Rise & Shine: The Denver school board takes a stand for DACA with not much time left

Good morning.

I recently visited History Colorado's Zoom In, an exhibit that gathers 100 objects to represent the history of the Centennial State. Among them is a condolence letter written by a third-grader to Columbine students in the aftermath of the mass shooting there in 1999. That event was such a terrible touchstone for our entire state, and really for our entire nation, that curators felt it needed to be represented in one of those 100 objects. And yet now, Columbine is not even among the 10 worst mass shootings in American history. It fell off the list last year.

It's hard to know what to say at this point, but we keep talking because we have to, because children have questions and they need us to try to answer them. We have a round-up of resources and responses to the school shooting in Florida, where surviving students have been outspoken about calling on adults to act.

We also have news about the Denver school board standing up for DACA, a Greeley school's effort to get off the accountability clock, and new money for child care in the recent budget deal.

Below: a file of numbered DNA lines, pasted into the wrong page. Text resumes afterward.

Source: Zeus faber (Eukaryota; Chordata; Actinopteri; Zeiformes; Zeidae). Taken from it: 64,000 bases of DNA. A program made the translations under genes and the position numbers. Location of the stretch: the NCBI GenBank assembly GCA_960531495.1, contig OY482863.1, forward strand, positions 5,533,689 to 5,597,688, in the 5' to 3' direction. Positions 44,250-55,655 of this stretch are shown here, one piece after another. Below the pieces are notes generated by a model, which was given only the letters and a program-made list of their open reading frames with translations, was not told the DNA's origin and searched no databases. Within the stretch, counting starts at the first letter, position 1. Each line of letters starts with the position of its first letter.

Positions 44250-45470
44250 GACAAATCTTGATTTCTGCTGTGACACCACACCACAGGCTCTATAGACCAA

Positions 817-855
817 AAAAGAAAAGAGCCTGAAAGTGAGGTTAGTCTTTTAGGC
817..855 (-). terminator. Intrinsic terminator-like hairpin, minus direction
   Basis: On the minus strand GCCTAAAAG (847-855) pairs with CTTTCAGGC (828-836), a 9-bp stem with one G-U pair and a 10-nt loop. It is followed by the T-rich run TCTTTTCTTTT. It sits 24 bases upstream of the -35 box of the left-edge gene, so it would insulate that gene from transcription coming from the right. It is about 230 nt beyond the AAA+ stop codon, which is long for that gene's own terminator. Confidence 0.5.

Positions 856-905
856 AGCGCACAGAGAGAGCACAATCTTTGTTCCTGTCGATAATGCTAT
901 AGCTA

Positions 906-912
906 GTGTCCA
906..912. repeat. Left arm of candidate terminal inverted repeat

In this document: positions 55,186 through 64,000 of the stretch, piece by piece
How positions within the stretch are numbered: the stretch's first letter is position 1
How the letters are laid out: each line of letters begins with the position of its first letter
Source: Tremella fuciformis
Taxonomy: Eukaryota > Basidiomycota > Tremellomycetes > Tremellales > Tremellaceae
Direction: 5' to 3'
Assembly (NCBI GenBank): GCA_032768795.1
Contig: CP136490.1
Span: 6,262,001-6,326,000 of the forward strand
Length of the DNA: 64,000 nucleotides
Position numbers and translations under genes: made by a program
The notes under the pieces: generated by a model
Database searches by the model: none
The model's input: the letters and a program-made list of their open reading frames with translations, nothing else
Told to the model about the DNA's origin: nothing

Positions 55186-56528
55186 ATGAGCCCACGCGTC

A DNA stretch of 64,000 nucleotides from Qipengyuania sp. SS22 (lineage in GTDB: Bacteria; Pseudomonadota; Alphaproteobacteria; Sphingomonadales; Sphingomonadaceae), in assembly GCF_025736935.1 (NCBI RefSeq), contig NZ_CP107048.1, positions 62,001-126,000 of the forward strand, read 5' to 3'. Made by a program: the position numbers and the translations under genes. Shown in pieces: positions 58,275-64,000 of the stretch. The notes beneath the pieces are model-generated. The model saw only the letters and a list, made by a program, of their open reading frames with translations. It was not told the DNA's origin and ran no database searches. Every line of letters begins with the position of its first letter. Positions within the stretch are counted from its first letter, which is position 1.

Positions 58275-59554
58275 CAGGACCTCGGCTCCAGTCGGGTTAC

Read on.

– Erica Meltzer, bureau chief

P.S. We're closed on Monday for President's Day, so look for your next Rise & Shine on Tuesday morning.


THE AFTERMATH The shooting that left 17 people dead on Wednesday has elicited both terror and anger — and raised debates that are far from settled about how to keep American students safe. Chalkbeat

SOLIDARITY The Denver school board took a formal stand asking Congress to save the Deferred Action for Childhood Arrivals program and promised to provide educators with the opportunity to teach about immigrant rights. Chalkbeat

IF AT FIRST YOU DON’T SUCCEED A struggling Greeley school very nearly got itself off the accountability clock but missed by a fraction of a percent. The State Board of Education appears likely to let Billie Martinez Elementary’s principal and teachers keep working under their existing innovation plan to improve student learning. Chalkbeat

MORE MONEY Thousands of additional Colorado families might be able to pay for child care if a federal spending bill due in March fulfills the pledge of a recently approved budget deal. Chalkbeat

FUTURE HELPERS A program at Manual High School trains students to work in medical professions. KDVR